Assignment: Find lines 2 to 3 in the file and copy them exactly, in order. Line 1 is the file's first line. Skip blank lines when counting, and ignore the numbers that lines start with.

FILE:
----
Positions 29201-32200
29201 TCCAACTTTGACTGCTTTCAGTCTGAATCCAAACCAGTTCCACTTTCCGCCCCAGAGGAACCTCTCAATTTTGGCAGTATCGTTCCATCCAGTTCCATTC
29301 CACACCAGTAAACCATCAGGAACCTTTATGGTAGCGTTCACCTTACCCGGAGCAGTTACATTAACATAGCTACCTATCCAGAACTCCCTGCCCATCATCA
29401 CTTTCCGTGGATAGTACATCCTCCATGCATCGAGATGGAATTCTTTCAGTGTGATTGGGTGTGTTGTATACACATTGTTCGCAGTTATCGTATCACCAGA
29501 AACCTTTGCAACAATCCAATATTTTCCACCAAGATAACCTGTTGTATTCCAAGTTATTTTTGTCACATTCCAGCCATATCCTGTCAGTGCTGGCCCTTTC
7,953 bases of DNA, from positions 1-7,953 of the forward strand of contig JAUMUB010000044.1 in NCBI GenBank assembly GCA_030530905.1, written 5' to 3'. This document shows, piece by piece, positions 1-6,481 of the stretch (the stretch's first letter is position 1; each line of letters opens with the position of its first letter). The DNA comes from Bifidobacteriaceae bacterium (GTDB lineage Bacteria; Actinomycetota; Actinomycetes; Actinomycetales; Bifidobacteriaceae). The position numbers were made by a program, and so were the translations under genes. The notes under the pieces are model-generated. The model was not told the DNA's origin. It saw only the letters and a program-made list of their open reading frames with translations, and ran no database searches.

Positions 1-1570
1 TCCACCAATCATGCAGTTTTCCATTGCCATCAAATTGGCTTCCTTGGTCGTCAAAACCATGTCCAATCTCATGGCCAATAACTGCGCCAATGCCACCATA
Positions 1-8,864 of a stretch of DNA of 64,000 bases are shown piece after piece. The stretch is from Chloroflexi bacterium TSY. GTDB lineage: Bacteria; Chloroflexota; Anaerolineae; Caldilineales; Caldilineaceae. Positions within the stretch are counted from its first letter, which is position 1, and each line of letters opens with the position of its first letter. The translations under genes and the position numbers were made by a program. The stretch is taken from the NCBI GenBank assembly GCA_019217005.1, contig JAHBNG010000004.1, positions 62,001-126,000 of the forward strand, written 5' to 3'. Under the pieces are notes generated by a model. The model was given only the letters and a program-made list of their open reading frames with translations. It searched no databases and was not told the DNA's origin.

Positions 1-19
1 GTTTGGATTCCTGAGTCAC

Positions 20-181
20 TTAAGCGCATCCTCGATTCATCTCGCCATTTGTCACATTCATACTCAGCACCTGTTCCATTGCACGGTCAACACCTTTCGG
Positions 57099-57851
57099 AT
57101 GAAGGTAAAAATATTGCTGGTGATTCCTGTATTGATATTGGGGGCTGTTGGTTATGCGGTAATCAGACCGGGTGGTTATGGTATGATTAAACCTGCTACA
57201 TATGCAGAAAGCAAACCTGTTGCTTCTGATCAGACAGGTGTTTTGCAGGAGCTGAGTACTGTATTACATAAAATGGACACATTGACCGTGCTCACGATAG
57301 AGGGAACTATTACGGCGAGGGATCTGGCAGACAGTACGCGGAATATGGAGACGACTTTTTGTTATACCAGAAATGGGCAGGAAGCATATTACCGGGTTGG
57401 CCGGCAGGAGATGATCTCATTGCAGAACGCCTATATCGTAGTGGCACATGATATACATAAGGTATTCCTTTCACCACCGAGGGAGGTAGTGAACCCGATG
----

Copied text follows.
29201 TCCAACTTTGACTGCTTTCAGTCTGAATCCAAACCAGTTCCACTTTCCGCCCCAGAGGAACCTCTCAATTTTGGCAGTATCGTTCCATCCAGTTCCATTC
29301 CACACCAGTAAACCATCAGGAACCTTTATGGTAGCGTTCACCTTACCCGGAGCAGTTACATTAACATAGCTACCTATCCAGAACTCCCTGCCCATCATCA